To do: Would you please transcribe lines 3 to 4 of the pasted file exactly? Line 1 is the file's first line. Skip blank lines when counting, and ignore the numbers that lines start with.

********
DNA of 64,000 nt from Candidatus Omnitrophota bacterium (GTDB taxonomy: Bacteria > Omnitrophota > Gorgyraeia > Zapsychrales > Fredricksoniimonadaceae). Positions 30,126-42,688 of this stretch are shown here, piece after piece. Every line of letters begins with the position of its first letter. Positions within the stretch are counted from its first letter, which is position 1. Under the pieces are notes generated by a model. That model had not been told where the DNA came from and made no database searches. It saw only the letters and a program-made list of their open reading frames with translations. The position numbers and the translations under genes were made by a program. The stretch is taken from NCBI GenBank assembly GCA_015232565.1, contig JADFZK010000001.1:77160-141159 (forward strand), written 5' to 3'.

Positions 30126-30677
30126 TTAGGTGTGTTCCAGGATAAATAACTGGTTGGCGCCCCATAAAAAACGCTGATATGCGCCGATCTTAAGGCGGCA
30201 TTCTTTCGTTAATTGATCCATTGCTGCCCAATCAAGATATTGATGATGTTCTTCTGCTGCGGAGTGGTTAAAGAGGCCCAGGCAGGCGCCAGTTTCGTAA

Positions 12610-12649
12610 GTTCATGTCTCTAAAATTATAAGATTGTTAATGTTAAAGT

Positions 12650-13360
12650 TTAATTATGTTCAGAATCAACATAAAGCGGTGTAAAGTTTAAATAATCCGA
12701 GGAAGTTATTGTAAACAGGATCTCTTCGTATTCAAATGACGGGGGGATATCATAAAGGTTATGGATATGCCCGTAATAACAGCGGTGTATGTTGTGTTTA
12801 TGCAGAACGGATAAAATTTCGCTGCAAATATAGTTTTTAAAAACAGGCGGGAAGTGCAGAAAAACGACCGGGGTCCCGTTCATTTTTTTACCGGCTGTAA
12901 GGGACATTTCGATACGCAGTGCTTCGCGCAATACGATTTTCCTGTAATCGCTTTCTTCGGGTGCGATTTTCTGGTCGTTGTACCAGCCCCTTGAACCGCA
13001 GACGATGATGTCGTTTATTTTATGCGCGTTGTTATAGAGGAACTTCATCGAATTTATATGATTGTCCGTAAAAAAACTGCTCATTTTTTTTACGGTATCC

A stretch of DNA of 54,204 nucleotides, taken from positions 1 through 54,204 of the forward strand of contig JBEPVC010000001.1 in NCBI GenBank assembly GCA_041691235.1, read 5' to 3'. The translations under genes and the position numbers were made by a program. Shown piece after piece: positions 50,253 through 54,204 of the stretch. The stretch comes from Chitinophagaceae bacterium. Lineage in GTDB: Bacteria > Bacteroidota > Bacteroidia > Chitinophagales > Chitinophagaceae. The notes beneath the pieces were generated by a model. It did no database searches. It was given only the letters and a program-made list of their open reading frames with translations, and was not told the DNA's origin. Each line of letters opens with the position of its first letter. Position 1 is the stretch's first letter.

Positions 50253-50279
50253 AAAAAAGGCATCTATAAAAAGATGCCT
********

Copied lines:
30126 TTAGGTGTGTTCCAGGATAAATAACTGGTTGGCGCCCCATAAAAAACGCTGATATGCGCCGATCTTAAGGCGGCA
30201 TTCTTTCGTTAATTGATCCATTGCTGCCCAATCAAGATATTGATGATGTTCTTCTGCTGCGGAGTGGTTAAAGAGGCCCAGGCAGGCGCCAGTTTCGTAA